Learning new skills, especially non-technical, is the most fun of all. Most businesses would have a better vibe if they understood how much this motivates programmers.
Humans learn by doing. Book reading and lessons are helpful. But could you have respect for a programmer who had never written a program? To learn a skill, you need to put yourself in an indulgent position where you can practice that skill. When learning a new programming language, try to do a small project in that language before you have to do a large project. When learning to manage a software project, try to manage a small one first.
A good mentor is no substitute for doing things yourself, but it is much better than a book. What can you offer a potential mentor in exchange for their knowledge? At a minimum, you should offer to study hard so that your time is not wasted.
Try asking your boss to let you take formal training, but understand that this is often no better than the same time spent just playing with the new skill you want to learn. In our imperfect world, however, it is easier to ask for training than for time to play, even if a lot of training is just drowsy at conferences, while waiting for dinner.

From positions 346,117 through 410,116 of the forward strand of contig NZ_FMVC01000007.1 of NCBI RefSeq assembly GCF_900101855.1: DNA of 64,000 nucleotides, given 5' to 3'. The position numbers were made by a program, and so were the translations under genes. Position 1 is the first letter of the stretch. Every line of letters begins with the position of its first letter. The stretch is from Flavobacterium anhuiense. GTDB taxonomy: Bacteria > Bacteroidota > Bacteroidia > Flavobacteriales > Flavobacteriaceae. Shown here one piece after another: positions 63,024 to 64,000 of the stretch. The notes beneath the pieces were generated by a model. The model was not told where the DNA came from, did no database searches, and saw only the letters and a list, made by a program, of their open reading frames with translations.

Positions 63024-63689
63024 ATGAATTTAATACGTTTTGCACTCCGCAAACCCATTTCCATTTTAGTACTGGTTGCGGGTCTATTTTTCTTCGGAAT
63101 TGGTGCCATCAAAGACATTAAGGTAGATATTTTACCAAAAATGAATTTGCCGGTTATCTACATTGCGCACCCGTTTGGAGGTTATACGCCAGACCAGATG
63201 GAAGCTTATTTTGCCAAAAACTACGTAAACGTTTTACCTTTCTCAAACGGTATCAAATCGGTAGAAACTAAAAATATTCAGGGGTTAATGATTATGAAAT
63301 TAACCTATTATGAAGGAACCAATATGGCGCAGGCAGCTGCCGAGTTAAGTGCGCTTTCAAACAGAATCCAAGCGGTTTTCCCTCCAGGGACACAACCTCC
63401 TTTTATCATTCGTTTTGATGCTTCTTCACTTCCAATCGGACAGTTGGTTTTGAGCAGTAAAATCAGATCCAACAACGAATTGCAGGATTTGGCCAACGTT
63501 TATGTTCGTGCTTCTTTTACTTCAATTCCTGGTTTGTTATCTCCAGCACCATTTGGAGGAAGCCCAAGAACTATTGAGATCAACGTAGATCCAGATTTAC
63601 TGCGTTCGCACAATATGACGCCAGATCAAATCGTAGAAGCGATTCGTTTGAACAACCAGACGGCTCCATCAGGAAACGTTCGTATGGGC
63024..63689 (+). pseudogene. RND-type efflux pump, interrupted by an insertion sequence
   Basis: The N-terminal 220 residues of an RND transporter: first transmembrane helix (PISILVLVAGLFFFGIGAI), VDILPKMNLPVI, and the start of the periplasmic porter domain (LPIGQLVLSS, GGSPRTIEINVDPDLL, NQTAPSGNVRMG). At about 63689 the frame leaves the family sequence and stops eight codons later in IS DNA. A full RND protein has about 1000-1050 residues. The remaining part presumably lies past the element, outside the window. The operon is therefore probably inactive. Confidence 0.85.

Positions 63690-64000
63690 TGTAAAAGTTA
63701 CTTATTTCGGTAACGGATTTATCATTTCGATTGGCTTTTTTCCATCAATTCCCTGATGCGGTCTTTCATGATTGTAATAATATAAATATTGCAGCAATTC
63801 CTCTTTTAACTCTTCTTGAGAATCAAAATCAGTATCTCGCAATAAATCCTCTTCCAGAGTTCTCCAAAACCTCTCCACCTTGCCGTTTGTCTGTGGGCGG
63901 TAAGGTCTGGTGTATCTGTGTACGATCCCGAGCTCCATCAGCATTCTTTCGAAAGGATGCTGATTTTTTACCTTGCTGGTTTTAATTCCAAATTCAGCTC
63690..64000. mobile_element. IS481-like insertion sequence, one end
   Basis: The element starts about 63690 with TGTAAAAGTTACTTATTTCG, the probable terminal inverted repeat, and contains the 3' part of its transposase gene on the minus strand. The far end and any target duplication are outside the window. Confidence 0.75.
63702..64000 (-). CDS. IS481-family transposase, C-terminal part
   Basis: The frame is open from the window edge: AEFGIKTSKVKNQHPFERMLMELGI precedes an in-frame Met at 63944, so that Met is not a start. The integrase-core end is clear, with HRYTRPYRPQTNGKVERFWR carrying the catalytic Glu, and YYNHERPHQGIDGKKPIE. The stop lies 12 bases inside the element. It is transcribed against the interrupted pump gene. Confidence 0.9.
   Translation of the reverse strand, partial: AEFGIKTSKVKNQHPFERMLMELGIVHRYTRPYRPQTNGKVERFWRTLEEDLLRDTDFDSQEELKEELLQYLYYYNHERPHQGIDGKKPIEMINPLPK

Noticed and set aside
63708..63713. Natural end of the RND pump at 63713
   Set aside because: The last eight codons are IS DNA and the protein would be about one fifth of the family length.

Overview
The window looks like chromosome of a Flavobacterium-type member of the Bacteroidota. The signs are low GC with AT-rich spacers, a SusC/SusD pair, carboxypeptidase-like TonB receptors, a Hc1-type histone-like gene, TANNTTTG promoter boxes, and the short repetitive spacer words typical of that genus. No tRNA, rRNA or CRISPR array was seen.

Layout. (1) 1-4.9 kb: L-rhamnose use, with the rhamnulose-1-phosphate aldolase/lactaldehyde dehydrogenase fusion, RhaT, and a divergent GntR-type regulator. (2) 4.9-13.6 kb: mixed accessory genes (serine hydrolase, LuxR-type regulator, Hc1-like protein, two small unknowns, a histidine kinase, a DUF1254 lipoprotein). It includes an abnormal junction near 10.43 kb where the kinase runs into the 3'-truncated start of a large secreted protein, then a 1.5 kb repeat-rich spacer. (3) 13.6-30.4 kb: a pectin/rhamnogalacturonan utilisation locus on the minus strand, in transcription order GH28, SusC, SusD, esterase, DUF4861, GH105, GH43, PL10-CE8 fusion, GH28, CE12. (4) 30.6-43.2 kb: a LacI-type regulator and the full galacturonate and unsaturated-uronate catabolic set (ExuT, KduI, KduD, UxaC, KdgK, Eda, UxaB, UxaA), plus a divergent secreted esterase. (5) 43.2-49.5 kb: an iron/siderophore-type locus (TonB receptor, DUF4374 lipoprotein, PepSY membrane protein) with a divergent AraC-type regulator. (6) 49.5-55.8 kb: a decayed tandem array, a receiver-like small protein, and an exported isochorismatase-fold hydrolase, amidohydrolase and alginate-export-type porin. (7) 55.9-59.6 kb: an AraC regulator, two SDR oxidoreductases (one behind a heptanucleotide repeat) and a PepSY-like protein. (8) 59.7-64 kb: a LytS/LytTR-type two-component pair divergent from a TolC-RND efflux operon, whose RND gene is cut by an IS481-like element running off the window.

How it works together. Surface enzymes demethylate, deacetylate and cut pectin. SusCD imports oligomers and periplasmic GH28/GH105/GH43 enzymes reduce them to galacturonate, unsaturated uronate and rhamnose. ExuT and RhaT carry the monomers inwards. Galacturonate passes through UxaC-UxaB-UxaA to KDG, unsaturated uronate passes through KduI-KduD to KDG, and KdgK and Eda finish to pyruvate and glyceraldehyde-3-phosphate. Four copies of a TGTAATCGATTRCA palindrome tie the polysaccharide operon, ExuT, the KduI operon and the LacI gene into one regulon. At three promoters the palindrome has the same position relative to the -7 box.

If you are leading people in a php company for example, understand how they learn and help them by giving them projects that are the right size and that call on skills that interest them. Remember that the most important skills for a programmer are not technical skills. Give your colleagues a chance to play, to show courage, to be honest and to communicate.
Learn to type on the keyboard
Learn to type on the keyboard. This is an intermediate skill, because writing code is so difficult that it doesn't matter how fast you can type and it is impossible to significantly reduce the time it takes to write code, regardless of your level. . However, as long as you are an intermediate programmer, you will likely spend a lot of time writing in natural language to your colleagues and others. This is a fun test of your engagement; it takes time and it's not a lot of fun to learn something like that. Legend has it that when Michael Tiemann was at MCC, people stood outside his door to listen to the hum generated by his keystrokes, which were so fast it was impossible to tell them apart.